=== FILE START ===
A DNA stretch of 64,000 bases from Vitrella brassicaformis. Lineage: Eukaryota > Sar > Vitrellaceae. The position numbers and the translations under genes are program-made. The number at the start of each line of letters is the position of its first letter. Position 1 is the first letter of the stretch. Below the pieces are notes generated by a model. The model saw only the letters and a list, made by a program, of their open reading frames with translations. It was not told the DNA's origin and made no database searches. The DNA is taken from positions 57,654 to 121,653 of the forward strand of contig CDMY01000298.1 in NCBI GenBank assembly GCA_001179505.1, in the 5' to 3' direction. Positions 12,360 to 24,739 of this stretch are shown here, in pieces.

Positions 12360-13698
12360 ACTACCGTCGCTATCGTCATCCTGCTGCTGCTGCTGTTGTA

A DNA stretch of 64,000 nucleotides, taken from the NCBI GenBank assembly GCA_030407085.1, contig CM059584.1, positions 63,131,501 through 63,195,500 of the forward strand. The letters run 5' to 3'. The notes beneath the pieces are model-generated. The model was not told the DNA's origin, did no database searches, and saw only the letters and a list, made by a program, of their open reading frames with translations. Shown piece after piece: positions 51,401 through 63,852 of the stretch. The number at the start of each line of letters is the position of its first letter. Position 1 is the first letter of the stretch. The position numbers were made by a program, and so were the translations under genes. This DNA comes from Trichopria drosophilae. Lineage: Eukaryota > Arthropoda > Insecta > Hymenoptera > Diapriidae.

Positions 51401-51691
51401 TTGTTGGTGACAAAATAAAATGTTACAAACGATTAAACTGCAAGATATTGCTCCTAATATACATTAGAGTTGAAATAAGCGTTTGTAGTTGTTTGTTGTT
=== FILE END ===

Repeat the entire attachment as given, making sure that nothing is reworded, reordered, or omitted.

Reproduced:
A DNA stretch of 64,000 bases from Vitrella brassicaformis. Lineage: Eukaryota > Sar > Vitrellaceae. The position numbers and the translations under genes are program-made. The number at the start of each line of letters is the position of its first letter. Position 1 is the first letter of the stretch. Below the pieces are notes generated by a model. The model saw only the letters and a list, made by a program, of their open reading frames with translations. It was not told the DNA's origin and made no database searches. The DNA is taken from positions 57,654 to 121,653 of the forward strand of contig CDMY01000298.1 in NCBI GenBank assembly GCA_001179505.1, in the 5' to 3' direction. Positions 12,360 to 24,739 of this stretch are shown here, in pieces.

Positions 12360-13698
12360 ACTACCGTCGCTATCGTCATCCTGCTGCTGCTGCTGTTGTA

A DNA stretch of 64,000 nucleotides, taken from the NCBI GenBank assembly GCA_030407085.1, contig CM059584.1, positions 63,131,501 through 63,195,500 of the forward strand. The letters run 5' to 3'. The notes beneath the pieces are model-generated. The model was not told the DNA's origin, did no database searches, and saw only the letters and a list, made by a program, of their open reading frames with translations. Shown piece after piece: positions 51,401 through 63,852 of the stretch. The number at the start of each line of letters is the position of its first letter. Position 1 is the first letter of the stretch. The position numbers were made by a program, and so were the translations under genes. This DNA comes from Trichopria drosophilae. Lineage: Eukaryota > Arthropoda > Insecta > Hymenoptera > Diapriidae.

Positions 51401-51691
51401 TTGTTGGTGACAAAATAAAATGTTACAAACGATTAAACTGCAAGATATTGCTCCTAATATACATTAGAGTTGAAATAAGCGTTTGTAGTTGTTTGTTGTT